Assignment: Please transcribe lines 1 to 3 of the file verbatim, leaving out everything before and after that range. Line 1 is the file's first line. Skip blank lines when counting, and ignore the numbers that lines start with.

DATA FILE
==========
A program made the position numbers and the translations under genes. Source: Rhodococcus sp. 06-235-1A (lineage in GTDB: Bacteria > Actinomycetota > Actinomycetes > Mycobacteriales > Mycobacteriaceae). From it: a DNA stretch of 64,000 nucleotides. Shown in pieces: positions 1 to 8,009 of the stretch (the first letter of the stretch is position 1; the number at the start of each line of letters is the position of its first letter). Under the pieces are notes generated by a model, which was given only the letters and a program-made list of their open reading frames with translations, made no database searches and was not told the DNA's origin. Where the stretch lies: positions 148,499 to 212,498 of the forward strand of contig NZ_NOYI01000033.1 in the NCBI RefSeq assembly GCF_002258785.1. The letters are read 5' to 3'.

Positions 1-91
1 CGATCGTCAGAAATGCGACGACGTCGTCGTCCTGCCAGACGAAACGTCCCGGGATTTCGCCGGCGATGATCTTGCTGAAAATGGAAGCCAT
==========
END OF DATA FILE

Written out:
A program made the position numbers and the translations under genes. Source: Rhodococcus sp. 06-235-1A (lineage in GTDB: Bacteria > Actinomycetota > Actinomycetes > Mycobacteriales > Mycobacteriaceae). From it: a DNA stretch of 64,000 nucleotides. Shown in pieces: positions 1 to 8,009 of the stretch (the first letter of the stretch is position 1; the number at the start of each line of letters is the position of its first letter). Under the pieces are notes generated by a model, which was given only the letters and a program-made list of their open reading frames with translations, made no database searches and was not told the DNA's origin. Where the stretch lies: positions 148,499 to 212,498 of the forward strand of contig NZ_NOYI01000033.1 in the NCBI RefSeq assembly GCF_002258785.1. The letters are read 5' to 3'.

Positions 1-91
1 CGATCGTCAGAAATGCGACGACGTCGTCGTCCTGCCAGACGAAACGTCCCGGGATTTCGCCGGCGATGATCTTGCTGAAAATGGAAGCCAT